Elderberries. Elder trees used to be found close
to every rural house. It was said that country people of old had lots of different uses
for this tree and its fruit. I dare say that its fruit was often put to good use and wine
made from this fruit is not at all offensive to the palate. It is a beautiful little
shrub-like tree, which is covered in off-white flowers in early summer.
Sloe. The attractive sloe berries have fooled many a youngster into eagerly biting into
its flesh only to find that its bitterness instantly gives one a sense of dryness in the
mouth. This is the Blackthorn tree from which our Shillelagh (cudgel) is made.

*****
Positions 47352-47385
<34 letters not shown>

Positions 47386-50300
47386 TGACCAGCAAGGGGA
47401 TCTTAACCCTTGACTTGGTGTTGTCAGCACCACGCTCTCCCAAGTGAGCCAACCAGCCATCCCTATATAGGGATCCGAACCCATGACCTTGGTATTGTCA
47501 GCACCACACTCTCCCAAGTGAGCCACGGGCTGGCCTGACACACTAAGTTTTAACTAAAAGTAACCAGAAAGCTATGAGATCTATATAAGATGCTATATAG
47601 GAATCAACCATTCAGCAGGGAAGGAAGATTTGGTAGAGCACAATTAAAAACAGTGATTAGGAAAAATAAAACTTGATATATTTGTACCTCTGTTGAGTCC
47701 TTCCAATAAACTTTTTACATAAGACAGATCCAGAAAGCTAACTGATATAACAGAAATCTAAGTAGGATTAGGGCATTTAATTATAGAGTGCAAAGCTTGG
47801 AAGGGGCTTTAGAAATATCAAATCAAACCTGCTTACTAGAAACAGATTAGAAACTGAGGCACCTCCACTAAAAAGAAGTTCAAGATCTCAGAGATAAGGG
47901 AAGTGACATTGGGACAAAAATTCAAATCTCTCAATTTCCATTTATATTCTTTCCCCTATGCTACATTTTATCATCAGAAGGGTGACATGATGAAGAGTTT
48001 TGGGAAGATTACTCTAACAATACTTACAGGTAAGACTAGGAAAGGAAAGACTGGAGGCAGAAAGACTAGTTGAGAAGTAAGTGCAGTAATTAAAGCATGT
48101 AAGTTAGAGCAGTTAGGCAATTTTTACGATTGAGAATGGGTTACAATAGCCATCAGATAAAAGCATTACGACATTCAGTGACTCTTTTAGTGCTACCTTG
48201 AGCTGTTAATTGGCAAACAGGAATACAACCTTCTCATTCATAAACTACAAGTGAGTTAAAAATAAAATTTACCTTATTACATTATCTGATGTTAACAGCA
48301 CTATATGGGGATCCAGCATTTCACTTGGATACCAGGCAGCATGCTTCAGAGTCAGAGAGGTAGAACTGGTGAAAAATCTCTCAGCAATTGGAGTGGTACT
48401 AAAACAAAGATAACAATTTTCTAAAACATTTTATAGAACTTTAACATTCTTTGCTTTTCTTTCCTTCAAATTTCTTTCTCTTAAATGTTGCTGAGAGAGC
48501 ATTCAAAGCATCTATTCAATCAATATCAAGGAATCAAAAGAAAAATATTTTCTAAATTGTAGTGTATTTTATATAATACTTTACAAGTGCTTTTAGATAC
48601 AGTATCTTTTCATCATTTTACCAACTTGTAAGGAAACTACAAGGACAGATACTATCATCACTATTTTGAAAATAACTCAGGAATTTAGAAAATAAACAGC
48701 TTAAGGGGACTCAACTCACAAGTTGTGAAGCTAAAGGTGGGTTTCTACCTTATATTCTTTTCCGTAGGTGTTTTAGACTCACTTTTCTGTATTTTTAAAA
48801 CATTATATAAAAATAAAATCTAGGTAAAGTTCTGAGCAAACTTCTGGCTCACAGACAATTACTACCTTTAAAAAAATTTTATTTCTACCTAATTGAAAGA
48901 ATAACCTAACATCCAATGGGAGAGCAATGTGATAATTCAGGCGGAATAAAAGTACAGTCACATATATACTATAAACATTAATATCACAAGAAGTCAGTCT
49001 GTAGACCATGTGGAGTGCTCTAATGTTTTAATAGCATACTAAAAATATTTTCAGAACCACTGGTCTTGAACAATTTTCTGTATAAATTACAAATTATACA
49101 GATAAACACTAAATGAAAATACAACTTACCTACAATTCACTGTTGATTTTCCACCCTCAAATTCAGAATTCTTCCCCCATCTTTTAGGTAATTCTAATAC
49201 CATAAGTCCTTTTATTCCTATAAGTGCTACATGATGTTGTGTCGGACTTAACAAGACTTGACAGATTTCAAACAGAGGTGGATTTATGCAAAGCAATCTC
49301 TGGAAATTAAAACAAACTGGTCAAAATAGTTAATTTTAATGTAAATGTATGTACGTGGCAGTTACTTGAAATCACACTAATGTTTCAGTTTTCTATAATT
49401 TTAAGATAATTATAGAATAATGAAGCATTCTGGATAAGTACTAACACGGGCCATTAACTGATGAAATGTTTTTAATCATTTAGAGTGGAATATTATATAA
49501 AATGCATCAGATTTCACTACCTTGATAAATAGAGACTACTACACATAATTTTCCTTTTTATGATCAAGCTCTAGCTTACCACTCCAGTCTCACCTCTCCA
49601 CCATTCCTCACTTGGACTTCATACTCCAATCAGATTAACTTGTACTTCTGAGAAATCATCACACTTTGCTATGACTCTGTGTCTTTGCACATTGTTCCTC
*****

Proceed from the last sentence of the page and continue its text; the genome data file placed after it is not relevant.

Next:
Damson. The damson -unlike the sloe- is a tasty
plum-like fruit and becomes especially sweet after the first frosts.
Hawthorn. The beautiful Hawthorn brightens up our
hedgerows in the early summer with its flush of white flowers, so plentiful that they
obscures the branches of the tree completely. As you can see this is then followed by a
huge crop of red berries. It is said that a large crop of berries is a sign of a bad
winter to come. The reasoning being that God made sure that the birds had a plentiful
supply of food for the tough winter ahead.
Blackberries. The fruit of this thorny briar is very tasty whether
eaten raw or used in pies and jams. In my school days most children earned pocket money by
picking these fruits and selling them at special collection points. It always seemed that
the biggest ones were just out of reach.
Clockwise from top left, Acorns from the Oak tree, Holly berries,
Chestnuts, Crab Apples, Hazel nuts and Rowan (Mountain Ash) berries.